Because of the relatively small number of passengers onboard, dinner is served in one open seating. The cleverly named Dining Room is open nightly from 7 to 9 p.m.
Passengers can also choose to dine in Saga Ruby's alternative dining venue, View, for no extra fee (though reservations are required). Seating only 28 passengers, the restaurant truly epitomizes intimate. It is adjoined by a lively bar called preView where there's nightly music and dancing; it is open to all passengers, but due to its proximity to View, it remains small to maintain coziness.
Passengers can take breakfast and lunch in either the Dining Room or the buffet venue, the Lido Cafe; 24-hour room service is also available. Saga Ruby also offers afternoon tea daily in the ballroom, and midnight buffets in the Lido Cafe.
Although alcohol is not built into the otherwise all-inclusive fare, prices are extremely affordable, about half the price you'd pay on a mainstream cruise ship.
The most striking public area, Saga Ruby's library, is a perfect example of "everything old is new again." On many modern ships, the library seems to be an afterthought, squeezed in wherever it fits and/or doubling as an Internet cafe with a sad assortment of texts playing second fiddle to computer stations. On Saga Ruby, the library is a highlight: dark wood cases line the walls with an extensive selection of books and DVD's, and leather chairs sit near the windows. The well-frequented space makes us feel as if we've stepped onboard Titanic or another bygone liner (Cunard's Vistafjord, perhaps).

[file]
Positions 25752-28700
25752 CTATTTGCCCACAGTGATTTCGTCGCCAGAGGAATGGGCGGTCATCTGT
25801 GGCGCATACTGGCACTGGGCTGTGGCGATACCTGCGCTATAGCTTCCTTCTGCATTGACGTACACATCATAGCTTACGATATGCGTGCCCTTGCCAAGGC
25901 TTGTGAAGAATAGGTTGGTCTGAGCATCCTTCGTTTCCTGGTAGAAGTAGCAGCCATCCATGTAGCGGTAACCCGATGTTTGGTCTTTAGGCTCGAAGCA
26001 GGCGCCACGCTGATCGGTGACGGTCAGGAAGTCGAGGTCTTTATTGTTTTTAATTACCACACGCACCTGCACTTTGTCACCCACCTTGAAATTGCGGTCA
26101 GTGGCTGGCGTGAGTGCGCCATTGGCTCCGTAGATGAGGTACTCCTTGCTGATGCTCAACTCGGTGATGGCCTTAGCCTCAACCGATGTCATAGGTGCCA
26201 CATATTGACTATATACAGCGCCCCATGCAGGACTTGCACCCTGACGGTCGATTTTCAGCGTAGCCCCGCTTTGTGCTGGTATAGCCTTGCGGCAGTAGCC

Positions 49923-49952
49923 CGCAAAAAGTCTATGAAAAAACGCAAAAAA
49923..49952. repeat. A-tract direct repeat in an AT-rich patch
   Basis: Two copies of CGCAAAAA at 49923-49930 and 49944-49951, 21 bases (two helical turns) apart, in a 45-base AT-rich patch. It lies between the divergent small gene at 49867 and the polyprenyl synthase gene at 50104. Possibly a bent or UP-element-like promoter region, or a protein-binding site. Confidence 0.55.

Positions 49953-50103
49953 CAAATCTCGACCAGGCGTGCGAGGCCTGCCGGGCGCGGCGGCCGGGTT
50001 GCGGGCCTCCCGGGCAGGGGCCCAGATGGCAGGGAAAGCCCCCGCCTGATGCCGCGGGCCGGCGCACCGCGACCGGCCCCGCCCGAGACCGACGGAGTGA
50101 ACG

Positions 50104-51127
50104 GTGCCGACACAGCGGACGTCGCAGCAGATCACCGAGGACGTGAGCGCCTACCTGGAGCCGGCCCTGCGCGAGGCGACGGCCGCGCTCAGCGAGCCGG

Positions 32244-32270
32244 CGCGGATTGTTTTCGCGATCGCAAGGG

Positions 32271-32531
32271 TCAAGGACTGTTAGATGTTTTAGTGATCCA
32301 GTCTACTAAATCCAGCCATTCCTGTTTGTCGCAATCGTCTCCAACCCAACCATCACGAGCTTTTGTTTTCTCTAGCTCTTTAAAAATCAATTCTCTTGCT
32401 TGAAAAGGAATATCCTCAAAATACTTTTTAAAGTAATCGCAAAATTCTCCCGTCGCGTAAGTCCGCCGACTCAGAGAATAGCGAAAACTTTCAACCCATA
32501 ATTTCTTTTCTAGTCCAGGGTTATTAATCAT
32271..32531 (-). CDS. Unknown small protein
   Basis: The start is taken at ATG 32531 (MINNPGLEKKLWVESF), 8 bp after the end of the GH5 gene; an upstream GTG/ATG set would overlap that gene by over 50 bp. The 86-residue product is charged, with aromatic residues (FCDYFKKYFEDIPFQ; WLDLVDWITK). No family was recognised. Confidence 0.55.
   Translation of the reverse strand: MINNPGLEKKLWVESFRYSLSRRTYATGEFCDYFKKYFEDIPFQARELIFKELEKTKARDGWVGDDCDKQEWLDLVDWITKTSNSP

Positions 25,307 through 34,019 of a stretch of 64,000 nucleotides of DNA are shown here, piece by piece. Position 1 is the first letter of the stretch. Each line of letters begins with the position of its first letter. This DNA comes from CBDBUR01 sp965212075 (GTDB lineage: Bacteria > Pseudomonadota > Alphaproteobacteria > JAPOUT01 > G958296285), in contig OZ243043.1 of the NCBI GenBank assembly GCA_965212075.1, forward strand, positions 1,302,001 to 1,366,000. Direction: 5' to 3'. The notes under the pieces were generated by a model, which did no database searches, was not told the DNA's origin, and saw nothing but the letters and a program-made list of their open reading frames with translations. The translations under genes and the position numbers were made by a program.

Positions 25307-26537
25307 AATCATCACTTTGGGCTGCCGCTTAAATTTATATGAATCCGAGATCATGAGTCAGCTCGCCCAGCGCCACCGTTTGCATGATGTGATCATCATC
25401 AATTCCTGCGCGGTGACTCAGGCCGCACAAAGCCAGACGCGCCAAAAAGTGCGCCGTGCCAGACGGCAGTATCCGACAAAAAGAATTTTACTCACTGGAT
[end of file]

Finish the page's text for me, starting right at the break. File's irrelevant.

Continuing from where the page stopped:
A luxurious, modern-looking spa -- Spa Aquarius -- features an indoor pool, a sauna, a steam room and a salon; a new gym spans the width of the Bridge Deck with floor-to-ceiling windows on both sides. The spa, operated by U.K.-based Harding Brothers, offers the usual treatments as well as a few perfectly targeted to the Saga audience -- including an "arthritic body and retention fluid treatment and massage" and "liftosome facial."
The Lido deck has an outdoor pool surrounded by sun loungers.
Fiber-optic crystal lighting (that changes color) in the otherwise elegant View alternative restaurant is something we'd instead expect to see on glitz-heavy mainstream cruise ships.
The Bottom Line
With most passengers 50 or older (and none younger than 40), Saga Ruby is a relaxed, child-free environment for seniors seeking a quieter cruise experience. It's also a near-perfect ship for single seniors, with a whopping quarter of its cabins designed expressly for solo travelers.
Booked the 7 nights Saga "Magic of the Fjords" cruise. The Ruby is on its last cruising year but looked fresh and clean. Home pick-up and deposit (shared if more than 75 miles), cuts out so much luggage hassle. Our companions turned out to live 2 ...continue
We selected Saga for our first cruise because we did not want any children on it. We made good friends with two couples on the table to which we were allocated. The ship, built in 1973, is to be withdrawn after one more season, but is very ...continue
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Last year we went on our very first cruise. We went to Norway with Saga on the Ruby. They say first impressions count and although punctual, the taxi service wasn't the Mercedes-Benz with a uniformed driver shown in the brochures, but a rather ...continue